Where hope collides with hate

Published 11:42 am Saturday, April 28, 2018

by John Railey

Some descendants of Nat Turner, the enslaved preacher who led that massive rebellion back in 1831, own a large chunk of farmland that is sacred ground for them. About two years ago, they put up a sign recognizing Turner on this soil near Boykins where Nat lived and was captured. That sign by a dirt road was recently shotgunned, an act that underscores the racist hatred that lingers in our county and nationwide.

And it made clear that there’s all the more need for the Southampton County Historical Society and other stalwarts to continue their push to preserve and objectively tell Turner’s story, especially as national interest in it keeps growing.

I saw the vandalism last weekend while riding on a bus tour of Turner’s revolt trail that Rick Francis, a descendant of both victims and survivors of the revolt, leads with his wife, Inga. As riders took photos of the sign on Cabin Pond Road, I sensed that Rick Francis and I were more angry than anyone at this crime, and that we both live in the past and the present. Standing along the revolt trail, then as now a remote section of Southampton County, you get a sense of living in parallel time. It’s easy to envision Turner and his band of enslaved men galloping on horseback up long dirt driveways to the houses of slaveowners, blazing a bloody trail into our consciousness as the nation’s only sustained slave revolt.

After generations of bondage and all that it entailed, Turner led his men in the killings of almost 60 men, women and children. That sparked the random revenge killings of many slaves and free blacks, and the court-ordered executions of Turner and others.

It’s painful history for the descendants of the victims and the insurgents with whom I was raised. But it’s only right that the history be told. And, for a county that could definitely use tourism money, it’s practical that the story be told.

It’s a pivotal chapter of American history known around the world, one endlessly explored in forms of art and of fact, mostly recently in the big-screen movie “Birth of a Nation,” the show “60 Minutes” and a National Geographic special. National Geographic has been using 21st-century technology to try to find Turner’s bones buried in Courtland, then called Jerusalem.

There has also been national coverage of the act of Maurice Person and his stepdaughter, Wendy Porter, to donate Turner’s Bible to the Smithsonian in honor of Porter’s children, Brooke and Noah. Mark Person, a distant cousin of mine, told me last week that the Bible had fallen into the Person family long ago, “but it was Mr. Turner’s Bible and it needed a caring home.”

As with all things Nat, Mark Person’s story is a complex one. He and Rick Francis have the same great-great-grandparents, Nathaniel and Luvinia Francis. Nathaniel was away from home as the insurgents approached, but a slave of Nathaniel’s brother Salathiel named Red Nelson alerted Luvinia after Turner’s band killed Salathiel. Nelson hid Luvinia in her house and threw Turner’s band off her trail as others were killed around her.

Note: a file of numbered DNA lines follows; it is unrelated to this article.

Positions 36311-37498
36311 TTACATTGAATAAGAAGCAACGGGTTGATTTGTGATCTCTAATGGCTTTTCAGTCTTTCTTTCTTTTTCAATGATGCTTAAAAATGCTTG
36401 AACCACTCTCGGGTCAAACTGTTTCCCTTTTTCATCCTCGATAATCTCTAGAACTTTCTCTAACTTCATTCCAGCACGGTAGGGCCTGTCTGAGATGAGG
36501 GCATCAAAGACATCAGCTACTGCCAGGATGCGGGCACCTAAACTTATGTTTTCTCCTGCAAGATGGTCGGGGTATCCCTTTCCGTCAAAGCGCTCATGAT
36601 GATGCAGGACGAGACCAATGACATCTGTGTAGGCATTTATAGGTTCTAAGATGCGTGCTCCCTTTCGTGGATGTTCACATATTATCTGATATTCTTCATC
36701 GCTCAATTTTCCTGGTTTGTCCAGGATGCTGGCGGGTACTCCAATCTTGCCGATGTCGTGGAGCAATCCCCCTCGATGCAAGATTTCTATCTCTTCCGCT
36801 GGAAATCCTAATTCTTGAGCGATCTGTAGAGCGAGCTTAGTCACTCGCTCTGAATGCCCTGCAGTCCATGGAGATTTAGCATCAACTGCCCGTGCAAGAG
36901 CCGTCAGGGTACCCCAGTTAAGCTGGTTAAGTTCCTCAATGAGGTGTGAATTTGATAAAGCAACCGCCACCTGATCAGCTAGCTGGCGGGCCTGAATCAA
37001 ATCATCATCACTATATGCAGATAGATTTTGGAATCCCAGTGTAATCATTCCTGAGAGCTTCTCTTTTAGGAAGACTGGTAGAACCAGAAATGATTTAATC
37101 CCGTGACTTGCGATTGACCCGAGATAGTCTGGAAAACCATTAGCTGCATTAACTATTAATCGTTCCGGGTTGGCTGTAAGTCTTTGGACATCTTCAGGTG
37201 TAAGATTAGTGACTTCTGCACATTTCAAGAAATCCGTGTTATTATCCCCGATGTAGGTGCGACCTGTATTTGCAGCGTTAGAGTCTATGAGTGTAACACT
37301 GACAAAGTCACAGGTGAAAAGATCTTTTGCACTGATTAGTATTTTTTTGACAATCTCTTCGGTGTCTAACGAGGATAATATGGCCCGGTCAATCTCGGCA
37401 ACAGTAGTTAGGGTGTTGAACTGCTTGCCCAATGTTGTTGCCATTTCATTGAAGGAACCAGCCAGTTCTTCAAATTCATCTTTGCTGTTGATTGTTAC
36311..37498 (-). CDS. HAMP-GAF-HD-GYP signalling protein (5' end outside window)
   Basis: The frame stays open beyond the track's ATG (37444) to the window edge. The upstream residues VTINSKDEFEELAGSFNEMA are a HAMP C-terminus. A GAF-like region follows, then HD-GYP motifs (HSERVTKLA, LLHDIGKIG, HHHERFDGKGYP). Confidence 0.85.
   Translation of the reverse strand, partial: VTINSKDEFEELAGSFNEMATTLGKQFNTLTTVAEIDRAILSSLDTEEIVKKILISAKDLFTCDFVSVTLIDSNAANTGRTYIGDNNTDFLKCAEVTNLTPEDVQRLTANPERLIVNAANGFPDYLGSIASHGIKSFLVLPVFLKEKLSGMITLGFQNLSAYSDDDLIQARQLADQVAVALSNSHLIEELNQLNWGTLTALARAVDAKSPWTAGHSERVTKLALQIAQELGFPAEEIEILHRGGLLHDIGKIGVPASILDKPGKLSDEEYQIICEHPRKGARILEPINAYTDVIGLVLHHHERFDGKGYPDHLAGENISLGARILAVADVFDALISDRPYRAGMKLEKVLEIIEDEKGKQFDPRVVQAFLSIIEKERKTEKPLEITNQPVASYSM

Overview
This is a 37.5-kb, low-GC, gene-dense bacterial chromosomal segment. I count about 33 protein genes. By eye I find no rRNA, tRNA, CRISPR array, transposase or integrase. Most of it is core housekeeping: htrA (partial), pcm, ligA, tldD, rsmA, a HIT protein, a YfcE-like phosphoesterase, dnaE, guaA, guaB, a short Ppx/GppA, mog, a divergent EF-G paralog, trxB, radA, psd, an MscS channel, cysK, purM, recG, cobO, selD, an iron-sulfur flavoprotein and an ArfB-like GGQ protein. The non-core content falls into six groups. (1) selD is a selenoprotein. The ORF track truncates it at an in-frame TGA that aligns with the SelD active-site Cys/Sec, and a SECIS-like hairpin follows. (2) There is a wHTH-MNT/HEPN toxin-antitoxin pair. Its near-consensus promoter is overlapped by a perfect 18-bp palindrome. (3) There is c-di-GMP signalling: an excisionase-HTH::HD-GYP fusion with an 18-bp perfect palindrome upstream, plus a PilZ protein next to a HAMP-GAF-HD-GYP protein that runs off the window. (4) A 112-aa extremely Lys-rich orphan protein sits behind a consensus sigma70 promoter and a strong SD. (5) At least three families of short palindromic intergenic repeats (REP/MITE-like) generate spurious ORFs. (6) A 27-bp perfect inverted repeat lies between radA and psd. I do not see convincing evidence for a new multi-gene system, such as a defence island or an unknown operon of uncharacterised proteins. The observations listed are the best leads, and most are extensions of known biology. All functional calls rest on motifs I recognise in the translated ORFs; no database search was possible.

Mark Person, Rick Francis and others, building on the work of stalwarts like Kitty Futrell of Courtland, keep Turner’s story alive. Francis, the Southampton clerk of court, works in an office that holds the original documents of Turner’s sale and his court proceedings, including the confession he gave to local attorney Thomas Gray.

There are plans for a county museum that will include a section on Turner, and for computer-guided tours of Turner’s trail.

A lot more preservation is needed.

Jack and Ina Gee Pittman generously donated the last house Turner’s band hit, that of Rebecca Vaughan, to the historical society. It moved it to Courtland and is in the last stages of restoring it for visitors. A local family that lives in another house the band hit has faithfully preserved it. But those efforts are the exception. Most of the other houses on the Turner trail are gone now, and the few that aren’t are ragged, rotting remnants.

They should be saved through some combination of donations and government grants. As Inga Francis said during the tour last weekend, she grew up in Northern Virginia, where any house a historical figure even slept in is preserved.

Bruce Turner of Virginia Beach, a descendant of Nat, told me that the person who shot the Turner sign wasn’t necessarily racist. Given the prevalence of shotgunned signs in Southampton, he said, the person could just have been stupid.

But the movement to preserve his ancestor’s history, he said, “is not going to go away just because somebody shoots a sign.”

Indeed. Southampton County has hard-lived lessons that we can give the rest of the world.

JOHN RAILEY,  a freelance journalist and author who grew up in Courtland, can be reached at raileyjb@gmail.com.